Pandemic Reveals our Basic Misunderstanding of Science

Part of the frustration many people have been experiencing regarding the COVID 19 (et variants) pandemic is the seemingly contradictory expert opinions being expressed almost everywhere you look.  Never in recent memory has science been looked to more urgently for guidance to a crushing problem.  The spectacle of governments cueing their resident expert or news sources clamouring to get a sound bite from the epidemiologist du jour has become standard operating procedure.  It is no surprise that politicians want to have scientists on side given the reverence most citizens have for science.  As it is strongly associated with the technological breakthroughs that we have come to take for granted, science gets good press.  Does anyone really want to go back to a time without electricity, the internet, smart phones, diagnostic imaging, commercial flight, plastic and modern agriculture?  Even those non-conformists who yearn to live off the grid depend on science for energy storage, countertop gardens and composting toilets.   No wonder politicians at every level want to be perceived as having scientific support in their pandemic policy making.  Not only does it legitimize their decisions, but it gives them a convenient whipping boy if things go south—“Don’t blame me; I was just following the scientific experts.”  Even those campaigning most aggressively to re-open the economy are loathe to be seen as anti-science.  So, how, one might ask, is it that both governments and those criticizing the government can claim to have science on their side?  The answer may stem in part from a basic misunderstanding of what exactly science is.

Science is not a monolithic discipline.  In fact, part of what makes science so fascinating is that it is in a constant state of flux.  Yes, there are many topics on which a vast majority of scientists will agree, but especially with emerging developments such as a new and mutating virus, there are bound to be many differences of opinion among educated practitioners.  The history of modern science is not merely one of continual refinements, but just as importantly, outright transformations of what was considered accepted knowledge.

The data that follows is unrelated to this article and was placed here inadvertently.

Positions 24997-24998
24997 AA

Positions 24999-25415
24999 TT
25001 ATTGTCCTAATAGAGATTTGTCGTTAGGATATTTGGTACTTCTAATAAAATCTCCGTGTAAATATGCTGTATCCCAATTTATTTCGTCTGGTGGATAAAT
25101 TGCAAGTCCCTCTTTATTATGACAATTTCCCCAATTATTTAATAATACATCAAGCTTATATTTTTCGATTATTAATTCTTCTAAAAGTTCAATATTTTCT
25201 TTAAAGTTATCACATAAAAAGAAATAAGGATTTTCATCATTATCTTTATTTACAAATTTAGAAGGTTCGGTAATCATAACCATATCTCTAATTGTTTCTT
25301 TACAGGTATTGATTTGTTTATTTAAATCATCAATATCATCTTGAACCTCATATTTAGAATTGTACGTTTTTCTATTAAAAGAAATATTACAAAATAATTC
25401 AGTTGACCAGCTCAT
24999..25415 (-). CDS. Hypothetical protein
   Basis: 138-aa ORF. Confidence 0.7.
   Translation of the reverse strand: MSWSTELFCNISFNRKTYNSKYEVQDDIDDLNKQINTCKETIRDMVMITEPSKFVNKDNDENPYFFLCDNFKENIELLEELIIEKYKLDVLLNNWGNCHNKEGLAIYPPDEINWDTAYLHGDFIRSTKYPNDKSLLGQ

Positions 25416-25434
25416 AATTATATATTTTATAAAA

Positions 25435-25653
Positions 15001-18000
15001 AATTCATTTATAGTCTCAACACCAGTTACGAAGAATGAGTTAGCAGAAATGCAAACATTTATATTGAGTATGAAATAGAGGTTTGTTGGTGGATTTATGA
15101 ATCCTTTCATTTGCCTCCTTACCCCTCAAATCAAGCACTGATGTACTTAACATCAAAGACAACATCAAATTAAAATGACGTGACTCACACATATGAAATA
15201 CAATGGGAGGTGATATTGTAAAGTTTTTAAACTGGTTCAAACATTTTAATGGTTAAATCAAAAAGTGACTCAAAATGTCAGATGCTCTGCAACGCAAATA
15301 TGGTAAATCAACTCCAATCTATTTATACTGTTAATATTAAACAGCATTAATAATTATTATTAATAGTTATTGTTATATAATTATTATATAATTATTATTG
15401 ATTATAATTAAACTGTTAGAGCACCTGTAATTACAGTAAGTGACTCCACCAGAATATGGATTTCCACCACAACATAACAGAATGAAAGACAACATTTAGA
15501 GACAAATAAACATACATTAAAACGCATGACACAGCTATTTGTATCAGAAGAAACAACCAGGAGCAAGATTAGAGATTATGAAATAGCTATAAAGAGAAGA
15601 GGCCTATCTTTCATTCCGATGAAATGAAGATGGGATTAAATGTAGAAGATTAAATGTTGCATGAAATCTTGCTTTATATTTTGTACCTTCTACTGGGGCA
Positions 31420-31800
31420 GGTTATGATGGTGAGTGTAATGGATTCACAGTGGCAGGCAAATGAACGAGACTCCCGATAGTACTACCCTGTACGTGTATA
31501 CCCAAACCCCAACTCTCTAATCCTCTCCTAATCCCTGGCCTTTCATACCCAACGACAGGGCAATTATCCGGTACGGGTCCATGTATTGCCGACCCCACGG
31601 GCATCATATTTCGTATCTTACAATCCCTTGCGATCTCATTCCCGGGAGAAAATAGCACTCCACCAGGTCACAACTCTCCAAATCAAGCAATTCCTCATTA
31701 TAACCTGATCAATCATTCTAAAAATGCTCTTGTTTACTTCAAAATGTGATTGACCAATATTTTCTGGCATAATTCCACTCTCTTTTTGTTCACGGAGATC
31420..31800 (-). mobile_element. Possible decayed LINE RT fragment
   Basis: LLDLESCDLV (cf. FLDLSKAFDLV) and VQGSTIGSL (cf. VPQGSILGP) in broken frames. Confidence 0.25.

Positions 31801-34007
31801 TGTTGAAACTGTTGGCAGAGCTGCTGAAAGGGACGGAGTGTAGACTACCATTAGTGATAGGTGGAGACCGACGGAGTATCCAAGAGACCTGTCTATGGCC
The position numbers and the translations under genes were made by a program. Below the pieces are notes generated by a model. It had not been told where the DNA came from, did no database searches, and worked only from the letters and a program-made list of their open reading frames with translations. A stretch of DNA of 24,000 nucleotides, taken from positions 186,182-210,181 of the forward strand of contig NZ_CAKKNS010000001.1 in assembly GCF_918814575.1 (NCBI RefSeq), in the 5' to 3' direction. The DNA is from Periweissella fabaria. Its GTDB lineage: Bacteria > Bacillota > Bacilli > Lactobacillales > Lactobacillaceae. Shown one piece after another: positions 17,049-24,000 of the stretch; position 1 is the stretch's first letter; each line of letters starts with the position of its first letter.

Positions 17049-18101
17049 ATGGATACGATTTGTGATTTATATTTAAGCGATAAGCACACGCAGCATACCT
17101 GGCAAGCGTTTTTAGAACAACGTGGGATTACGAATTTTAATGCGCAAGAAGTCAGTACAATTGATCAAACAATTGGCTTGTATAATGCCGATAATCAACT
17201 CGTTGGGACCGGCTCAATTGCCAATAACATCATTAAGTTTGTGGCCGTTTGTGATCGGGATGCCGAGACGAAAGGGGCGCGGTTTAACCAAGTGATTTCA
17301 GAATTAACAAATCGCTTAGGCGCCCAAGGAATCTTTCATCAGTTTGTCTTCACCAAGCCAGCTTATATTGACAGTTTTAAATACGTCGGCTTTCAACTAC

As Thomas Kuhn pointed out in his landmark book The Structrue of Scientific Revolutions, scientists do not operate in a bubble of rationality, but instead are influenced by the prevailing intellectual framework, social assumptions and paradigms of the era in which they toil.  When there is a paradigm shift in science, it is not that the data has changed fundamentally, but rather that there is a new way of viewing the data.  For example, the transition from Newtonian mechanics to quantum physics is largely a change in assumptions about the universe.  A question like “what does the data mean?” is unhelpful if it does not take into account the conceptual frameworks being utilized in assessing the data. Even in periods of what Kuhn referred to as “Normal Science”, there are anomalies and stubborn exceptions to the prevailing model.  When these outliers begin to build up, science enters a “Model Drift” phase which sees a gradual erosion of confidence in the paradigm.  As more and more scientists desert the prevailing conceptual framework, a “Model Crisis” phase is begun which ends in a “Model Revolution”.  Once the paradigm has shifted, a new period of “Normal Science” begins and the cycle repeats. 


There are a few key takeaways in all of this for the layperson.  The first is that all observation in science is seen through the prism of a particular concept.  The second is that there is probably no moment when all scientists will have full confidence in the prevailing concept used to understand the world, and many moments where there is a significant number of scientists who are extremely uncomfortable with aspects of the paradigm.  The third is that total objectivity is pretty well impossible in a discipline subject to such strong social, economic and political pressures bearing down on human beings who are naturally replete with a series of biases, assumptions and perception filters.

When we apply this to the current pandemic, we should see that it is unreasonable to expect science to yield a single, straightforward answer to our questions.  Not only is the situation rapidly evolving, but the answers we are looking for involve issues in the even more erratic and unpredictable disciplines of social science such as economics, psychology, history and philosophy.  The question of “What is an essential service?” is really a thorny, philosophical one.  Similarly, the question “What is the best method to motivate people to stay home?” is a psychological one that has bedeviled many municipal leaders.  While scientists can hope to achieve controlled conditions by devising ingenious experiments with necessary control factors, social scientists deal with the most complex and unpredictable subjects of all:  human beings.  Add to this the role of the media in directing the conversation based on what will attract viewers, and you have a scenario in which confusion, frustration, disagreement and laying blame are quite likely inevitable.

At least the next time we want to know ‘what the scientific answer is’, maybe we won’t be so naïve to expect a single, definitive response.

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